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  1. #1
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    Problems Measuring Power on Trainer?

    Yesterday I did my first hard workout on my new trainer with my powertap wheels.

    I have a SuperMagetoPro Trainer and G3 Powertap Wheelset by CycloOps.

    On the road, pushing 320Watts is hard, but not that hard. On the trainer, pushing 320W seemed SO HARD!

    I was on the Hill climb setting of the trainer. Has anyone else wondered if there is a difference the wheels capability to register power on and off the trainer. Does the trainer misread when on the road (I hope not) or on the trainer?

    Just inquiring. Prob just going to have to suffer!

    DP

  2. #2
    Senior Member ericm979's Avatar
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    It's not your power meter, it's you. Most people find that riding the trainer has a higher perceived exertion for the same power. Some of that is due to overheating. You need good fans to stay cool.

  3. #3
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    So by this understanding perceived exertion goes up but the actual work does not? It felt as though my legs were in more pain that they would be on the road. More LT buildup.

    Noted - need good fan.

  4. #4
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    I've experienced your pain on the trainer as well. I agree the heating is an issue, but I also believe the resistance provided by the trainer is a factor as well. The inertial load presented by most trainers is significantly different than what you will experience riding outdoors. I think this takes some time to get used to. On the occasions when I've ridden on the trainer consistently over a 2 week period it does seem to get easier, or at least my legs get used to it and don't experience the same soreness I get when starting out.

  5. #5
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    I'm just wondering if there's a rolling resistance (created inside trainer) that the powertap wheels are unable to pickup. Probably not!

  6. #6
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    No, the powertap will detect any change in rolling resistance. The only possible effect the trainer could have would be from clamping the hub in the trainer. But I believe similar experiences to yours are reported by those with crank based powermeters.

  7. #7
    just another gosling Carbonfiberboy's Avatar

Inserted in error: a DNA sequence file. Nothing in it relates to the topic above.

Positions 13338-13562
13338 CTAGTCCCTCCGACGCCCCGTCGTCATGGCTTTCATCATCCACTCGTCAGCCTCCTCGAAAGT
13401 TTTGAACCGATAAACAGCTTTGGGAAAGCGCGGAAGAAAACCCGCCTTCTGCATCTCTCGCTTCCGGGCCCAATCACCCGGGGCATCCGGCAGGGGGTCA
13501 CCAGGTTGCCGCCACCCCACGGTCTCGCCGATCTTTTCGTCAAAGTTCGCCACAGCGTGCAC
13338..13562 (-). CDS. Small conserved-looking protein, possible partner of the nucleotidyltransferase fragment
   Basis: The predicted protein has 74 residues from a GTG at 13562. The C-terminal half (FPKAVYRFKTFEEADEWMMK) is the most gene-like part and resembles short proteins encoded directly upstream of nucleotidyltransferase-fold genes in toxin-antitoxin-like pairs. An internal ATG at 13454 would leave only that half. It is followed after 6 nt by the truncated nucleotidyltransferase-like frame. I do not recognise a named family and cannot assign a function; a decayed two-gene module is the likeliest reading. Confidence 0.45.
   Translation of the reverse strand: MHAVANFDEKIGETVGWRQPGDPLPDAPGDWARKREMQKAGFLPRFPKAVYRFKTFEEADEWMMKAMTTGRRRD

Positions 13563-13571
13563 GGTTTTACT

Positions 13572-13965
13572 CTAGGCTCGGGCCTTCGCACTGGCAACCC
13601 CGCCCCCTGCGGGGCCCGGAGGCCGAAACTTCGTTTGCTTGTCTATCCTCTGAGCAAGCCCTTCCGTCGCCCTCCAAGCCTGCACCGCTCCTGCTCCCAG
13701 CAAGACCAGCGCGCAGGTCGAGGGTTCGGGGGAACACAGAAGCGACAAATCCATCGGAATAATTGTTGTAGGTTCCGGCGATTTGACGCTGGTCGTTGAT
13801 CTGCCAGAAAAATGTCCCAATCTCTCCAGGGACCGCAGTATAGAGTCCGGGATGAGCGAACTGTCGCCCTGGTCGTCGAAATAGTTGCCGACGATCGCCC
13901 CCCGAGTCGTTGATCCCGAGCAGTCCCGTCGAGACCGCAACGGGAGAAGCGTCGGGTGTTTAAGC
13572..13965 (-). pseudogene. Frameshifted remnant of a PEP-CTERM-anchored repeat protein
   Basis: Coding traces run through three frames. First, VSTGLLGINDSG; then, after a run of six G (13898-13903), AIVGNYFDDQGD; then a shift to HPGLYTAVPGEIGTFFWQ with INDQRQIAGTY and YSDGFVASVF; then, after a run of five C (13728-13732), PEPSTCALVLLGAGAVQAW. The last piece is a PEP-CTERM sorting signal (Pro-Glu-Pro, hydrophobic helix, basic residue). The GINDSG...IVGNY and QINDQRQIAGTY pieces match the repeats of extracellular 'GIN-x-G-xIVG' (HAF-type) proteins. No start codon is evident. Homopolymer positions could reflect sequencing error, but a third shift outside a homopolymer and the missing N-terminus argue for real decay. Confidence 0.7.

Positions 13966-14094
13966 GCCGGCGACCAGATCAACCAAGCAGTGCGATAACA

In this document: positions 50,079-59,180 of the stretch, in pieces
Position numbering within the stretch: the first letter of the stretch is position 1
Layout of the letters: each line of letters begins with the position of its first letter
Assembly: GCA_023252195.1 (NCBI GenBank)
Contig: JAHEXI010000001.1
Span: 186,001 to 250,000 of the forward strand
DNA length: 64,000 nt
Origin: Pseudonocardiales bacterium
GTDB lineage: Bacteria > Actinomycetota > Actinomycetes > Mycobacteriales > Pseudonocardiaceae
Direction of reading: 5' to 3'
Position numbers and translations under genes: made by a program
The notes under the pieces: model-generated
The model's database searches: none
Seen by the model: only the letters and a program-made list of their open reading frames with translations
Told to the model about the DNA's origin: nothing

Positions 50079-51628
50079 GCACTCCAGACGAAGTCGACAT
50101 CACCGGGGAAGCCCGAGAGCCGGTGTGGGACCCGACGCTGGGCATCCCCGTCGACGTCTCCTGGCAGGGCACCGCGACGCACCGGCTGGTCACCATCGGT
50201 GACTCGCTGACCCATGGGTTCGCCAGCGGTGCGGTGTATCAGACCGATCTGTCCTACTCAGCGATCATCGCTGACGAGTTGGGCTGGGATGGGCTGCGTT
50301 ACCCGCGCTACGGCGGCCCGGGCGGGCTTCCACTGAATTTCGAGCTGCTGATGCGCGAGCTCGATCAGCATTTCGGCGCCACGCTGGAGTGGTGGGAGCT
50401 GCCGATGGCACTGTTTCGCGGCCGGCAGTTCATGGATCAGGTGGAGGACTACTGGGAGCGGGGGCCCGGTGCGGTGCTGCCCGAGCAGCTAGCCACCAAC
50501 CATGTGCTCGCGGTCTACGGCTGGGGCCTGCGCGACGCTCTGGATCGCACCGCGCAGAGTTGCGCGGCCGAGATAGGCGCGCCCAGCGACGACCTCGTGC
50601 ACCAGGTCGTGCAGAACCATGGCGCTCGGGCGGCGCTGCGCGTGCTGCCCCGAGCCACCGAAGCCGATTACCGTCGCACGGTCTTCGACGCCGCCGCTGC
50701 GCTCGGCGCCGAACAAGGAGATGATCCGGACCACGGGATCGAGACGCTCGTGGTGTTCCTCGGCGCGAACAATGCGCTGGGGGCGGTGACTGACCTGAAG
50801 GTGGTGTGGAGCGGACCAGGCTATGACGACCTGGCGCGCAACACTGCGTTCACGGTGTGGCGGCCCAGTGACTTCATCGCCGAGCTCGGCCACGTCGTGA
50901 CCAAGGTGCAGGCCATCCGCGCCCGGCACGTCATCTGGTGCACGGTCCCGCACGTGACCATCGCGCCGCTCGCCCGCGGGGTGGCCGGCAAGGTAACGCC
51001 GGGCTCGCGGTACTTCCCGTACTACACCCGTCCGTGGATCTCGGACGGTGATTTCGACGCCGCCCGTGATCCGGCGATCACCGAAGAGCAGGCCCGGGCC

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    Yes, it's the change in inertial loading. Every different sort of cycling or cycling simulation has a different inertial loading. Fixies, spin bikes, rollers, trainers, outdoor road, they're all different. Each requires a period of adaptation to the differing pedaling mechanics which are encouraged by the amount and location of inertia in the system. Many people also find outdoor riding easier because of the arousal produced by the kinetic sensations.

  8. #8
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    So there may be a difference in inertial loading which my body needs to adapt too... yes? Is it a difference in inertial loading that is harder to get moving and keep moving which I'm feeling - i.e. more power is needed to move.

  9. #9
    just another gosling Carbonfiberboy's Avatar
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    Quote Originally Posted by bikingman View Post
    So there may be a difference in inertial loading which my body needs to adapt too... yes? Is it a difference in inertial loading that is harder to get moving and keep moving which I'm feeling - i.e. more power is needed to move.
    Well yes, but it's micro in the pedal stroke. The flywheel in the trainer isn't doing as much for you as the inertia in you and your bike going up the road. That's my theory, anyway. In that regard, another thing to think about is why do we pedal higher cadences on the flat than we use climbing?

  10. #10
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    It just dawned on me - I hope these questions have been studied by doctors and scientists.... I was told (by a doctor) recently that there are physiological differences between people and that some people actually perform better as higher cadences and others at lower. I'm guessing that it's how the body responses. I have noticed a more dramatic response at lower cadences than at higher while in my body while producing constant power. (i.e. my heart rate is higher). THis was a pretty cool discovery.

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